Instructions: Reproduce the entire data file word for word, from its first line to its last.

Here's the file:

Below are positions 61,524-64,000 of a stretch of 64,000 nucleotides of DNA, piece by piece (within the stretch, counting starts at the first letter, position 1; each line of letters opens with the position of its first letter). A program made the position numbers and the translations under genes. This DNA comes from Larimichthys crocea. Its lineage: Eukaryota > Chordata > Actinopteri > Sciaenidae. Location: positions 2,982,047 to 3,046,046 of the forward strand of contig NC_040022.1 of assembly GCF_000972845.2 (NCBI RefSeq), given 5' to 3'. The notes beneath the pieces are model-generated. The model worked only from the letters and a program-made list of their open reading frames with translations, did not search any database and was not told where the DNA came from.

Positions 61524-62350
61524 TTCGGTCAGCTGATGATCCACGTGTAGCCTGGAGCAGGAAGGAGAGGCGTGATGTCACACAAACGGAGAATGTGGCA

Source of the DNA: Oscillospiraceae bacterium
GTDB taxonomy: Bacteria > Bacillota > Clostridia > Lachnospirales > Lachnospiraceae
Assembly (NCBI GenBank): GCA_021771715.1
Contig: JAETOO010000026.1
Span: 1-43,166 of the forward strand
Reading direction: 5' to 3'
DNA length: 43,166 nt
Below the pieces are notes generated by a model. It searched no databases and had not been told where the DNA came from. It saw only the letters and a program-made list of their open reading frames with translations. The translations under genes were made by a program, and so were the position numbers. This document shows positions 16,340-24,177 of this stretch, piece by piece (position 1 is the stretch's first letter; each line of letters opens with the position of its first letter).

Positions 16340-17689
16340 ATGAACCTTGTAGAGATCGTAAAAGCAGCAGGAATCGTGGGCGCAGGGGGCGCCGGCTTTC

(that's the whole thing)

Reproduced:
Below are positions 61,524-64,000 of a stretch of 64,000 nucleotides of DNA, piece by piece (within the stretch, counting starts at the first letter, position 1; each line of letters opens with the position of its first letter). A program made the position numbers and the translations under genes. This DNA comes from Larimichthys crocea. Its lineage: Eukaryota > Chordata > Actinopteri > Sciaenidae. Location: positions 2,982,047 to 3,046,046 of the forward strand of contig NC_040022.1 of assembly GCF_000972845.2 (NCBI RefSeq), given 5' to 3'. The notes beneath the pieces are model-generated. The model worked only from the letters and a program-made list of their open reading frames with translations, did not search any database and was not told where the DNA came from.

Positions 61524-62350
61524 TTCGGTCAGCTGATGATCCACGTGTAGCCTGGAGCAGGAAGGAGAGGCGTGATGTCACACAAACGGAGAATGTGGCA

Source of the DNA: Oscillospiraceae bacterium
GTDB taxonomy: Bacteria > Bacillota > Clostridia > Lachnospirales > Lachnospiraceae
Assembly (NCBI GenBank): GCA_021771715.1
Contig: JAETOO010000026.1
Span: 1-43,166 of the forward strand
Reading direction: 5' to 3'
DNA length: 43,166 nt
Below the pieces are notes generated by a model. It searched no databases and had not been told where the DNA came from. It saw only the letters and a program-made list of their open reading frames with translations. The translations under genes were made by a program, and so were the position numbers. This document shows positions 16,340-24,177 of this stretch, piece by piece (position 1 is the stretch's first letter; each line of letters opens with the position of its first letter).

Positions 16340-17689
16340 ATGAACCTTGTAGAGATCGTAAAAGCAGCAGGAATCGTGGGCGCAGGGGGCGCCGGCTTTC